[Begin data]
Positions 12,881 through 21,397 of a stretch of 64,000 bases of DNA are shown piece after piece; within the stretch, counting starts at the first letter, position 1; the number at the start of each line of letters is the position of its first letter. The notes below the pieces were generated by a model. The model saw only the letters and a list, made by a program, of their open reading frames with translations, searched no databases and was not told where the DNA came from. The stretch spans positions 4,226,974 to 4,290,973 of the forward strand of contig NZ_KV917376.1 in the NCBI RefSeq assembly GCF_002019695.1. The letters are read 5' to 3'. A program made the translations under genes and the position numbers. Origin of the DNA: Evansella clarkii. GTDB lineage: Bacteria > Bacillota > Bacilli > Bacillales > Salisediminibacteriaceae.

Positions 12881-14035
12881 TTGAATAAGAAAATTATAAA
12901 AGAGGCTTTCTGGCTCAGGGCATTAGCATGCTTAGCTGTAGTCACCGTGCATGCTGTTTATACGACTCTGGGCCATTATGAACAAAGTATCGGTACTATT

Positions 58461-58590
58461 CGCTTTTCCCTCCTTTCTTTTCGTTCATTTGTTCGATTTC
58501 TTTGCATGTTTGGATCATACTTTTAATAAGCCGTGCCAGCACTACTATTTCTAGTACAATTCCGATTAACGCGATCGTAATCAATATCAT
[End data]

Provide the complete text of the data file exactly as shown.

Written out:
Positions 12,881 through 21,397 of a stretch of 64,000 bases of DNA are shown piece after piece; within the stretch, counting starts at the first letter, position 1; the number at the start of each line of letters is the position of its first letter. The notes below the pieces were generated by a model. The model saw only the letters and a list, made by a program, of their open reading frames with translations, searched no databases and was not told where the DNA came from. The stretch spans positions 4,226,974 to 4,290,973 of the forward strand of contig NZ_KV917376.1 in the NCBI RefSeq assembly GCF_002019695.1. The letters are read 5' to 3'. A program made the translations under genes and the position numbers. Origin of the DNA: Evansella clarkii. GTDB lineage: Bacteria > Bacillota > Bacilli > Bacillales > Salisediminibacteriaceae.

Positions 12881-14035
12881 TTGAATAAGAAAATTATAAA
12901 AGAGGCTTTCTGGCTCAGGGCATTAGCATGCTTAGCTGTAGTCACCGTGCATGCTGTTTATACGACTCTGGGCCATTATGAACAAAGTATCGGTACTATT

Positions 58461-58590
58461 CGCTTTTCCCTCCTTTCTTTTCGTTCATTTGTTCGATTTC
58501 TTTGCATGTTTGGATCATACTTTTAATAAGCCGTGCCAGCACTACTATTTCTAGTACAATTCCGATTAACGCGATCGTAATCAATATCAT